The right of individuals to mediation belongs to fundamental human rights, therefore the state can determine only the legal basis for the exercise of these rights. That is, the Law on Mediation should be a framework law. Only in this way of the legislative regulation of mediation it can become effective one in Ukraine, and it will not “asphyxiate” from strict legal regulation at the first set-out.
There are many types of mediation, as well as disputes that need to be resolved and the reasons that give rise to them. This stipulates the need for different procedures (orders, in tune with the terminology of the draft Law) to resolve these disputes. Forcing to resolve disputes of different nature by means of the same order is nonsense, a methodological mistake of the drafters of the Law, which must be corrected immediately.
Even greater nonsense of this draft Law, as was noted by the conference participants, is its Article 10 “Training in the area of mediation”: “basic training in mediation – it is mentioned in it – is at least 90 hours of mediator training (3 ECTS credits – Anastasiia Voloshyna, Anna Myroniuk), 45 hours of practical training inclusively, and includes theoretical knowledge of the principles, order and methods of mediation, legal regulation of mediation, ethics of mediator, negotiation, conflict (disputes) resolution, as well as practical skills of their application”.
Firstly, it is not defined about the training of whom in the area of mediation – graduated mediators, certified mediators or someone else. There is a fundamental difference between the levels of ability of graduated mediators and certified mediators to carry out professional mediation.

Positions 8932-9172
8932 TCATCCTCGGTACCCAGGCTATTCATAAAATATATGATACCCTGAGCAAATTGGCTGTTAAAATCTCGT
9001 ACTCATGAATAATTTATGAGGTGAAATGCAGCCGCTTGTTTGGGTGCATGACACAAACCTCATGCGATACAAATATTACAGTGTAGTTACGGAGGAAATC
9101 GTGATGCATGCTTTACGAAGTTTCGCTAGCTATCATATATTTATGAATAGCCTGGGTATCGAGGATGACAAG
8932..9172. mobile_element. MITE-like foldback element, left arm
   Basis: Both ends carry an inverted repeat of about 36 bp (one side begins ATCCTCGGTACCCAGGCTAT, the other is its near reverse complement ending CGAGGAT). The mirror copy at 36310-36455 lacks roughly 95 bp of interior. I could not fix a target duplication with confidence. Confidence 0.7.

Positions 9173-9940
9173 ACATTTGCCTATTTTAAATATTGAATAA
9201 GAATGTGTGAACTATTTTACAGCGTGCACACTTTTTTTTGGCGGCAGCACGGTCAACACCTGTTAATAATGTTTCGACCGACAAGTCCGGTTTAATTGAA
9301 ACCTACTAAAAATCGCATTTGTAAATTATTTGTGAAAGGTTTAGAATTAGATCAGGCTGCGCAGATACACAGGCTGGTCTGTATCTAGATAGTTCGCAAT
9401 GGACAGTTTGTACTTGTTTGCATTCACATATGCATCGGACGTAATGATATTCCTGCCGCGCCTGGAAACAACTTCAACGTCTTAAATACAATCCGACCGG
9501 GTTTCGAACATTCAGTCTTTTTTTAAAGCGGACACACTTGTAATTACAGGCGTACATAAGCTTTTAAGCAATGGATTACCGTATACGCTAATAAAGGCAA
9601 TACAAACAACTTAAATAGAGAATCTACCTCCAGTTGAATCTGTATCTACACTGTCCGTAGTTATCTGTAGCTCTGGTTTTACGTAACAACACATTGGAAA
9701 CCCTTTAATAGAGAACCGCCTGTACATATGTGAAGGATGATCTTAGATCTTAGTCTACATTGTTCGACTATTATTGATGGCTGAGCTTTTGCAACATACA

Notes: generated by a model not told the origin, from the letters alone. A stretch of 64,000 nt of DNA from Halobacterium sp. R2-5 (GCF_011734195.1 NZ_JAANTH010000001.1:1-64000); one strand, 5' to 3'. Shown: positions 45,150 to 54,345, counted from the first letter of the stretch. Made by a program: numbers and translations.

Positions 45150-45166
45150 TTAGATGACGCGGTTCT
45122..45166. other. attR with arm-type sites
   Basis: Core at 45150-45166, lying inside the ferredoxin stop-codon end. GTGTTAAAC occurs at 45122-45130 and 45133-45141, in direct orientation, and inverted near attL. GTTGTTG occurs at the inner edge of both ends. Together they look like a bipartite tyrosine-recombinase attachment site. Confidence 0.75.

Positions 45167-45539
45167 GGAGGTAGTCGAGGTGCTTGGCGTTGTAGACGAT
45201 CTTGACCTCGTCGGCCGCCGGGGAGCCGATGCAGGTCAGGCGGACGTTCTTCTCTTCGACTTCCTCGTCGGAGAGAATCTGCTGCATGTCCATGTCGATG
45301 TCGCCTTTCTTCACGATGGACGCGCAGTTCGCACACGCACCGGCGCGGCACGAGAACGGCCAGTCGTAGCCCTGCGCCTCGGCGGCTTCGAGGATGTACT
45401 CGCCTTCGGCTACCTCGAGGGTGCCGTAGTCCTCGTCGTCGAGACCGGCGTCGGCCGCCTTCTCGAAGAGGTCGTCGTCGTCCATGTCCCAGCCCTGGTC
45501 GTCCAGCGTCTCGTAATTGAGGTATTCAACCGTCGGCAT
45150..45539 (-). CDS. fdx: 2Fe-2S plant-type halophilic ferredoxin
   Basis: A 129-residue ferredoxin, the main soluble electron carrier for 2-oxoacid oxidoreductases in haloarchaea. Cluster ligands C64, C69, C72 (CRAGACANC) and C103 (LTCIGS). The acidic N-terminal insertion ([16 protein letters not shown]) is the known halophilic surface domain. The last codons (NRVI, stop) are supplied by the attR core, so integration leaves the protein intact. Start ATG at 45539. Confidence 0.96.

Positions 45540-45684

Secondly, such a vision of the scope and content of professional mediator training directly goes against European practices and approaches to professional mediator training and may in the issuance lead to the discrediting of mediation as an institution in its perception by society. The above vision of basic mediator training is nothing but an excursion in the training of professional mediators, therefore, according to most conference participants point of view, this article should be removed from the draft Law. For example, the educational and professional program “Mediation” specialty 081 Law of Yuriy Fedkovych Chernivtsi National University provides training for a professional mediator within the specialty of “Law” for a total of 90 ECTS credits, and the scope of internship under this program for a total of 30 ECTS credits. Before formal determining the minimum required scope of training for a professional mediator, especially at the Law of Ukraine level, it is necessary to conduct an extended and open discussion of the problem with the participation of specialists and experts, not just certain concerned parties.
On this occasion, we consider it is necessary to make a set of proposals to improve the EPP “Mediation” of Yuriy Fedkovych Chernivtsi National University. In particular, it would be reasonably to append this program with a Preamble, which should declare the aim of this EPP, as well as its main particular qualities and competitive advantages over other educational programs, including the training of mediators, if there are any. Among the particular qualities of the program it is worth to mention that this program reflects and is in advance the state of society as a whole, the demands of business and other spheres of society for highly qualified mediators.
Anastasiia Voloshyna and Anna Myroniuk,
Masters of the 5th year of EPP “Mediation”
specialty 081 Law of Yuriy Fedkovych
Chernivtsi National University